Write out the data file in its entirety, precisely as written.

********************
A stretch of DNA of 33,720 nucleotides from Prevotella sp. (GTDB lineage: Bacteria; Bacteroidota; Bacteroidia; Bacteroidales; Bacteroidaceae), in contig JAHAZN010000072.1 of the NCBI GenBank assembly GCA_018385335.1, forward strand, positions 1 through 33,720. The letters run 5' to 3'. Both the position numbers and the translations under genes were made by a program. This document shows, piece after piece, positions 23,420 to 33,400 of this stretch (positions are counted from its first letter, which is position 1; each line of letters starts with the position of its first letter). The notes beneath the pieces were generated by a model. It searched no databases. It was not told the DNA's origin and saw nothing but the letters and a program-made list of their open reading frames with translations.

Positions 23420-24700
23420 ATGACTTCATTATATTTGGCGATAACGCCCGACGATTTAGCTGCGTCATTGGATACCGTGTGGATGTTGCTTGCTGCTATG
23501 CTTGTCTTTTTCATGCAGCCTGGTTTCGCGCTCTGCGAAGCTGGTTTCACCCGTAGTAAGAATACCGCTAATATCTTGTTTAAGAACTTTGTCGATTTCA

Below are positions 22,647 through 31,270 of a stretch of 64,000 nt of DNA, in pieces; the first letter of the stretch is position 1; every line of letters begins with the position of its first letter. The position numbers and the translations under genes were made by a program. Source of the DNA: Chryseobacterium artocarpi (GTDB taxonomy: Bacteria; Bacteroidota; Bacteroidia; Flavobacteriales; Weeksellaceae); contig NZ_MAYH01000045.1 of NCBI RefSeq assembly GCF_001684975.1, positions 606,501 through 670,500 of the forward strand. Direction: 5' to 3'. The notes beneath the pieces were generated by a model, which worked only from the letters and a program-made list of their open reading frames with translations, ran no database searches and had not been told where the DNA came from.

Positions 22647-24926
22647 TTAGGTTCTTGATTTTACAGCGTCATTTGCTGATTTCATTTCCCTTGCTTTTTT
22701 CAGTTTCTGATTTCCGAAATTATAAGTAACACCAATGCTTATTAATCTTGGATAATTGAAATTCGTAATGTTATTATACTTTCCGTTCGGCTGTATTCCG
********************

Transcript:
A stretch of DNA of 33,720 nucleotides from Prevotella sp. (GTDB lineage: Bacteria; Bacteroidota; Bacteroidia; Bacteroidales; Bacteroidaceae), in contig JAHAZN010000072.1 of the NCBI GenBank assembly GCA_018385335.1, forward strand, positions 1 through 33,720. The letters run 5' to 3'. Both the position numbers and the translations under genes were made by a program. This document shows, piece after piece, positions 23,420 to 33,400 of this stretch (positions are counted from its first letter, which is position 1; each line of letters starts with the position of its first letter). The notes beneath the pieces were generated by a model. It searched no databases. It was not told the DNA's origin and saw nothing but the letters and a program-made list of their open reading frames with translations.

Positions 23420-24700
23420 ATGACTTCATTATATTTGGCGATAACGCCCGACGATTTAGCTGCGTCATTGGATACCGTGTGGATGTTGCTTGCTGCTATG
23501 CTTGTCTTTTTCATGCAGCCTGGTTTCGCGCTCTGCGAAGCTGGTTTCACCCGTAGTAAGAATACCGCTAATATCTTGTTTAAGAACTTTGTCGATTTCA

Below are positions 22,647 through 31,270 of a stretch of 64,000 nt of DNA, in pieces; the first letter of the stretch is position 1; every line of letters begins with the position of its first letter. The position numbers and the translations under genes were made by a program. Source of the DNA: Chryseobacterium artocarpi (GTDB taxonomy: Bacteria; Bacteroidota; Bacteroidia; Flavobacteriales; Weeksellaceae); contig NZ_MAYH01000045.1 of NCBI RefSeq assembly GCF_001684975.1, positions 606,501 through 670,500 of the forward strand. Direction: 5' to 3'. The notes beneath the pieces were generated by a model, which worked only from the letters and a program-made list of their open reading frames with translations, ran no database searches and had not been told where the DNA came from.

Positions 22647-24926
22647 TTAGGTTCTTGATTTTACAGCGTCATTTGCTGATTTCATTTCCCTTGCTTTTTT
22701 CAGTTTCTGATTTCCGAAATTATAAGTAACACCAATGCTTATTAATCTTGGATAATTGAAATTCGTAATGTTATTATACTTTCCGTTCGGCTGTATTCCG